Australian Government fails to protect children ​ from online porn

Australian Government fails to protect children ​ from online porn


The registered charity, Porn Harms Kids, addresses the impact online pornography can have on children and young people, and holds the government accountable

Worldwide, pornography is now being framed as a Public Health Crisis by many governments, health, violence prevention and advocacy organisations. The harms of pornography to children and young people are becoming increasingly difficult to ignore. Messages that children and young people learn from pornography, shape themselves and the culture we live in. The Australian Charities and Not-for-profits Commission acknowledges there is a direct correlation between access by adolescents to pornography and risky sexual behaviour, as well as links to negative mental health outcomes. The Health Promotion charity, Porn Harms Kids, is purposed with raising the profile of this issue.

The Australian Government tabled a response to the Senate Enquiry on 20 April 2017, Harm being done to Australian children through access to pornography on the Internet. The report responded to recommendations that the Senate Committee considers will help address the harm being done to Australian children through access to pornography on the Internet, however, does not accept responsibility or adequately address preventative measures.

The Australian Government has a duty of care towards protecting its children from pornography harms and should immediately introduce Digital Child Protection Buffers to stop children accessing adult material on their phones, iPads and computers. states Chair of Porn Harms Kids, Liz Walker. The overall response thus far of the government has been to refer the weight of the burden to parents, whereas a public health crisis acknowledges the gravitas and need for as many proactive responses as possible.

The protection of children from online harms requires a whole of government approach, including education and prevention. Walker welcomed a parliamentary motion discussing Internet Content on 22 May 2017, however, she states the pressing issue of children accessing extreme adult content, is a separate issue to children being groomed by predators. “While ever kids have ready access to hard core pornography, they are normalised into violent themes, exploitation and predatory behaviours.” Walker welcomes the introduction of Carly’s Law that offers tools to enable law enforcement to act against online predators sooner, yet she indicates that without reduced access to violent sexual themes online, the sexual harms projected onto children will only compound.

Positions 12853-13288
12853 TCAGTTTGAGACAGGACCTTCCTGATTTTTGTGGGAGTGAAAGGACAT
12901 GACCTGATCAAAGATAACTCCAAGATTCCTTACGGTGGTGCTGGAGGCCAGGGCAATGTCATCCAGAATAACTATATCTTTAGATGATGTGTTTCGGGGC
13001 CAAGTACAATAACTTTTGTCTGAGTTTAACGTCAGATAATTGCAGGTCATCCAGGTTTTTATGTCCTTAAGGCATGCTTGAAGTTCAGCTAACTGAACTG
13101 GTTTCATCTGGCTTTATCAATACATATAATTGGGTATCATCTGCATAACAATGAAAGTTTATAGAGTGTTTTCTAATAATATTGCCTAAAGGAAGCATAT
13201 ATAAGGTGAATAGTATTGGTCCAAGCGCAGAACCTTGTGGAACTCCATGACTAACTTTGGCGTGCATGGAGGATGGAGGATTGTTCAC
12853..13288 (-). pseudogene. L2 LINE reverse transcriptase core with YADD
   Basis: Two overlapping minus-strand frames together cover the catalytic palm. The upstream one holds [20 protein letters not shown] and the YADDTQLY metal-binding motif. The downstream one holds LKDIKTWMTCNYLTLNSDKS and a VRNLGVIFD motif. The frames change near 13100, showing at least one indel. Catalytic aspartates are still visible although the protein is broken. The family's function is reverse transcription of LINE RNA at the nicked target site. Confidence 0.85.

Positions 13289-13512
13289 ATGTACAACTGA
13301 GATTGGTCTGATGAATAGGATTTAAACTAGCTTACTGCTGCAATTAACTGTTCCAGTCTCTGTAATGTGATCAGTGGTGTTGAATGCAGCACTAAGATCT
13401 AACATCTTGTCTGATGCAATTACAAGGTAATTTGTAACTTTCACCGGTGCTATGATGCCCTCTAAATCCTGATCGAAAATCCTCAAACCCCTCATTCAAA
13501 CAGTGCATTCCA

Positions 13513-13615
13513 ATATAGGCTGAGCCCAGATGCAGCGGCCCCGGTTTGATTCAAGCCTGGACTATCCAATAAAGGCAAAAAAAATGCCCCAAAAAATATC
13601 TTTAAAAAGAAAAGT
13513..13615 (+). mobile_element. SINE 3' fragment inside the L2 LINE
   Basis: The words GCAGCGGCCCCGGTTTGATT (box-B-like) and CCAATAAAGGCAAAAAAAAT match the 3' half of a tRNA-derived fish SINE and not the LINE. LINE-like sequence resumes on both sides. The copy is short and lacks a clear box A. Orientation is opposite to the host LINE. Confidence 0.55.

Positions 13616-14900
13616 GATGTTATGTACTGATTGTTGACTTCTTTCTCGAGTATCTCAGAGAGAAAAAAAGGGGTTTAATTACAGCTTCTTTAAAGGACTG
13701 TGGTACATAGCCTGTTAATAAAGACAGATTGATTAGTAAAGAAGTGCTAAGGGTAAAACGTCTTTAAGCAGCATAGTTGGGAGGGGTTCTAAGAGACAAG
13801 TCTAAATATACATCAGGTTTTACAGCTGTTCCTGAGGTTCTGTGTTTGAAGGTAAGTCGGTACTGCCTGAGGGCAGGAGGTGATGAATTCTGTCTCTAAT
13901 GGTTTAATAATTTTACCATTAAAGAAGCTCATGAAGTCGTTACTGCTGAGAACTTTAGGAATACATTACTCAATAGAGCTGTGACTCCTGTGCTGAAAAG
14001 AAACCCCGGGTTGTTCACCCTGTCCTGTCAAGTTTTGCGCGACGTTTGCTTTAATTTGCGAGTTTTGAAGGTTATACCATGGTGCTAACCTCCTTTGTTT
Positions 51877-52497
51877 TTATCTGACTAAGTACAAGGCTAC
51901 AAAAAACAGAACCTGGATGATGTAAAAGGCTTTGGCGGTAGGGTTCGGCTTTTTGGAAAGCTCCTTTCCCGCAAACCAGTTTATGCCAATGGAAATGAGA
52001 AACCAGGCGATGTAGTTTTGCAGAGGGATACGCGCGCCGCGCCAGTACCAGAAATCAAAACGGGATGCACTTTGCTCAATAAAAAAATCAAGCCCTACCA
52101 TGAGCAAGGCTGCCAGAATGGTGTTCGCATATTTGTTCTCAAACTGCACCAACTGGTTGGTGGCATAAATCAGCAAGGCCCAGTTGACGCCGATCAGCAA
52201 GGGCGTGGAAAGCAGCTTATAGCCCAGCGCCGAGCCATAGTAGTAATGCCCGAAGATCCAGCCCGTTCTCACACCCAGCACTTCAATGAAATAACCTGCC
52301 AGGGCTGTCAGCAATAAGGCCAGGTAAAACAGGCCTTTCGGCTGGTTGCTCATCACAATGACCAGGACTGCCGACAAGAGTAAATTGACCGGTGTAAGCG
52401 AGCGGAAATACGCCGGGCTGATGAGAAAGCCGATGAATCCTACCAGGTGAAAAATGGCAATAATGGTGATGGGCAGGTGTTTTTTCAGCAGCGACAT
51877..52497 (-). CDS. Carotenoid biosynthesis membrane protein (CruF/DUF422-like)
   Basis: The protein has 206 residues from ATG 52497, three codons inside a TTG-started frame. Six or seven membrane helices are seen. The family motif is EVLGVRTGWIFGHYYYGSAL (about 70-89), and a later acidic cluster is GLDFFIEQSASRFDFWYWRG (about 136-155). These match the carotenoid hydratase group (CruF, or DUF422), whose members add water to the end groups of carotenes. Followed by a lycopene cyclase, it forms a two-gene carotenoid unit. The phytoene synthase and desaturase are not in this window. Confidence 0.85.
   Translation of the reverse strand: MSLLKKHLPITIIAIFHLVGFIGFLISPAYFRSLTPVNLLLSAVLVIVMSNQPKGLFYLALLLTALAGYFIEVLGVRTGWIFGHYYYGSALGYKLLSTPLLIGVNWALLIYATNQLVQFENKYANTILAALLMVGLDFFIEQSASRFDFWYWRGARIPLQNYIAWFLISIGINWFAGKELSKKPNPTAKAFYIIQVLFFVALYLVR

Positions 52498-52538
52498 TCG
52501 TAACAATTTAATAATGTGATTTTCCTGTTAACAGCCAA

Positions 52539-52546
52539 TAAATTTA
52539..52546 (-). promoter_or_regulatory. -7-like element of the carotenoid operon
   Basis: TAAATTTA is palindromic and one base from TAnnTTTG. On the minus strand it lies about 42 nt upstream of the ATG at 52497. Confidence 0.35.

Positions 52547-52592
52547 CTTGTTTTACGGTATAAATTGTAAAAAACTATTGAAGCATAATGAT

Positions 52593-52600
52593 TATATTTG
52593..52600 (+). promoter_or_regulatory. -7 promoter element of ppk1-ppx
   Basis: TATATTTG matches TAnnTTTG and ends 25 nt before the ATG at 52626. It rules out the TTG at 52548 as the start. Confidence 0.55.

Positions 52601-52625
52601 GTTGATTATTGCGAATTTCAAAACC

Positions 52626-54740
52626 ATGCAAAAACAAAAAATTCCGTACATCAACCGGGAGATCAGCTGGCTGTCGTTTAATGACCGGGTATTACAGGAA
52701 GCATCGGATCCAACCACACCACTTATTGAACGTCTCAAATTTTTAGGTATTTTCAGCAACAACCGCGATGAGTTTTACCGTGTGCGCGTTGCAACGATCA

The government report refers to a range of programs it provides through the Office of the Children’s eSafety Commissioner, the AFP’s ThinkUKnow program, and the Department of Education and Training’s Student Wellbeing Hub. However, Walker indicates it is misleading for schools to rely on the national Student Wellbeing Hub, and says “The ‘School Audit Tool’ fails to specifically mention pornography or adequately address sexually harmful behaviours. These government-recommended resources need a drastic overhaul to keep up with pornography harms impacting young people.

Schools are often unprepared to deal with the onslaught of porn culture; outdated policies, inadequate resources and staff confidence, all need addressing. A public health lens informs the activities of the 3-pronged PREVENT – EQUIP – RESTORE approach taken by Porn Harms Kids. Given the extensive data available on the harms of pornography on children and young people, including negative sexist attitudes, sexual aggression, violence against women, and child-on-child sexual abuse, work must commence with prevention; policy, tougher industry codes, mobile device restrictions and age-verification are all vital. Walker says that “if the UK can implement a range of online child protection measures, it’s well overdue that Australia adopts similar measures.”

It’s time to call upon the Australian Government to stand by their commitment as signatories to the United Nations’ Convention on the Rights of the Child, and exercise their bipartisan due diligence responsibility to protect children from online harms being perpetrated against them. Pornography is a social problem and hence cannot be simply addressed by focusing on an individual level and expecting parents and schools to fix this problem.

Wed 31 May 2017


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